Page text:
3d print scale dragline model for BHP
Waterline and BHP officially launched the first of BHP’s 3D printed dragline fleet in December 2019. A project to provide tactile communications to site operations.
The project gives people with varying degrees of dragline knowledge, the ability to talk upon a tangible model, in the hand. It gives people a better understanding of the parts and construction involved with a machine of that enormity. A machine with a boom of 100 metres length, and too far out of reach to really appreciate the detail. The 3D model helps people and teams get on the same page before any works are carried out on the actual full-scale machine. Not only do the models greatly assist the safety of any tasks undertaken by workers, because of the high-level of understanding that they give, any issues can be established at this model-stage before any extensive works are carried out.
The real value in a 3D print is the context that it provides. Even people that have worked on draglines for a long time often do not understand the role that their part plays. It helps people with knowledge and experience effectively share that knowledge in a 3D model – in the office.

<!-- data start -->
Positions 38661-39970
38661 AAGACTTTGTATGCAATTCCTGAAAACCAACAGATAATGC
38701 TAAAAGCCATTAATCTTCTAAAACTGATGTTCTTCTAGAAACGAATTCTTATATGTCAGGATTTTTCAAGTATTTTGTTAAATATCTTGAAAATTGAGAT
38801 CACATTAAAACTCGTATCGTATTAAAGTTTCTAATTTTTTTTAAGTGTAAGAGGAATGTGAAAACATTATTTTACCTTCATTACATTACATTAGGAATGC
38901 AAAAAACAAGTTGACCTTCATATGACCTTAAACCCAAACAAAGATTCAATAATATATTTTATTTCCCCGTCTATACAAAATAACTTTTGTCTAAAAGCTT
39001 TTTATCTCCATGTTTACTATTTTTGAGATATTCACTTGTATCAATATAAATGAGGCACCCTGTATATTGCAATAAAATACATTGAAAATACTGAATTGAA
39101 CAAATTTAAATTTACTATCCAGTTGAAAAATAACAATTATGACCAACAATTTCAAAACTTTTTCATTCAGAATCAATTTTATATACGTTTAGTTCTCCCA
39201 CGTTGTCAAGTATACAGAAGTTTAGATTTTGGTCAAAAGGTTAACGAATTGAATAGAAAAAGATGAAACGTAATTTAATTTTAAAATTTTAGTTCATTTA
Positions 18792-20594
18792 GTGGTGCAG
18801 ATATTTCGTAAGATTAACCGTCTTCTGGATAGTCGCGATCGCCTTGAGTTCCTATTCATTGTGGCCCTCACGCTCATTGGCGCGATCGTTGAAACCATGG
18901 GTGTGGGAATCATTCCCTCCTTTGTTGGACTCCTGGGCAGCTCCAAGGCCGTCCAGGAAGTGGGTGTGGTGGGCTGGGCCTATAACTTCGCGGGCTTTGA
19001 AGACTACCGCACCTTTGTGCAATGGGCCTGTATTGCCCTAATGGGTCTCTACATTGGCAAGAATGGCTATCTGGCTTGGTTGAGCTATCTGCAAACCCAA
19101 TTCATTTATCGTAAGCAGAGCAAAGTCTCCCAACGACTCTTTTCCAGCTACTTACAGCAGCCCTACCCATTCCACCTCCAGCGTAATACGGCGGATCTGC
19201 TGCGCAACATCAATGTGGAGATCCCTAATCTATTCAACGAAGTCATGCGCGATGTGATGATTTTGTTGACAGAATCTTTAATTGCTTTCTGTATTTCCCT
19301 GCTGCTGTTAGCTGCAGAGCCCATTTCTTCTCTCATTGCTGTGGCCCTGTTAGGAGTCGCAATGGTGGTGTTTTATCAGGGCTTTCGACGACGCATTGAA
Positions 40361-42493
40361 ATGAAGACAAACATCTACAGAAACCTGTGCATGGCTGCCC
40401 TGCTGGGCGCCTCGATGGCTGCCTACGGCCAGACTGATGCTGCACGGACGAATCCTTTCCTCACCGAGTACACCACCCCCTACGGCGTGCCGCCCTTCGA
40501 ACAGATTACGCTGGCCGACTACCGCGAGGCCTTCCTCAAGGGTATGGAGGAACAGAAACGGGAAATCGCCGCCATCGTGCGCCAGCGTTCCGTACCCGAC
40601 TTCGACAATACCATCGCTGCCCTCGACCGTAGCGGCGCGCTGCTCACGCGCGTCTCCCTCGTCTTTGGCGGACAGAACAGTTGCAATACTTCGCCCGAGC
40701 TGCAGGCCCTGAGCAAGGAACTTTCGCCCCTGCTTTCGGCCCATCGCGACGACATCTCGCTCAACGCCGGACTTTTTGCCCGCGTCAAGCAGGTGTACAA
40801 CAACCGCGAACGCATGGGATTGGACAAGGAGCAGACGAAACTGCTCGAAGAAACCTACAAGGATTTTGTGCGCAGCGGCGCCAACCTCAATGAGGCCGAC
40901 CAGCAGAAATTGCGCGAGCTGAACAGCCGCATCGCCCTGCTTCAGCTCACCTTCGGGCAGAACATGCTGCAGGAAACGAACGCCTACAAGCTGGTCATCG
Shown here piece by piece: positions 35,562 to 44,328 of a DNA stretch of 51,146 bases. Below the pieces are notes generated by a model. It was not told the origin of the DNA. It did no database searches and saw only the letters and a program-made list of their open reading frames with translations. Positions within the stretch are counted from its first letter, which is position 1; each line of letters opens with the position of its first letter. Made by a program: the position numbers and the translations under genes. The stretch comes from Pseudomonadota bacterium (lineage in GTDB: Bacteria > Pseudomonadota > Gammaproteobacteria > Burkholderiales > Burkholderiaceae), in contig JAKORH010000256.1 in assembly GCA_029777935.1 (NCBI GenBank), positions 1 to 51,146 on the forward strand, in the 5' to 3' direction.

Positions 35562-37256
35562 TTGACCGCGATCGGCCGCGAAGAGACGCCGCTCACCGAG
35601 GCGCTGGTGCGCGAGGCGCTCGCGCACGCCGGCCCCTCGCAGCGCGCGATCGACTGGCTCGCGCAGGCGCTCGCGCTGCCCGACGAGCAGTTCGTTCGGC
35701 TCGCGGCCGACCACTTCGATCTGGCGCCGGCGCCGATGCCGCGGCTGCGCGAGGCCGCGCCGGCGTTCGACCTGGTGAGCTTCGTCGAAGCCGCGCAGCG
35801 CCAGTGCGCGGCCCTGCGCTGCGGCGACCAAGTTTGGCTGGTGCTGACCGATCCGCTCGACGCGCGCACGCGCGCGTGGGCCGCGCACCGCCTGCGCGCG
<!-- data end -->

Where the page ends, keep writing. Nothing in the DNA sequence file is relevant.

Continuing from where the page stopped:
Waterline CEO, Randall Makin
Providing this level of context for people that work on and operate draglines is one of the best safety shares that we can do…thanks Waterline.
Johan Vilojen, Manager of Major Shutdowns from BHP
Waterline worked with BMA and BHP throughout 2019 to develop the models and subsequently printing the 1:100 scale 3D print in late November 2019. The printing alone of the models took 251 hours, and each model (of which there will be five produced in-house at Waterline) are made-up of 120 pieces, which are carefully put together by the team creating a fully-working example of BHP’s DRE12 Dragline. It’s pretty cool and something we at Waterline (and Randall) are super proud of.
We like to develop our 3D models to provide context and high-quality discussions. We make them so that they can be touched, felt and pulled apart and (with some help) reassembled. And it works – half our team have never set foot in a dragline…but they know where the swing planetaries are – can show you where the operator sits – and understand the size of a 100m long boom.
And when a 30 year veteran says “Hey Randall – grab that dragline – I need to explain the slip rings to Dan” that’s when the magic happens!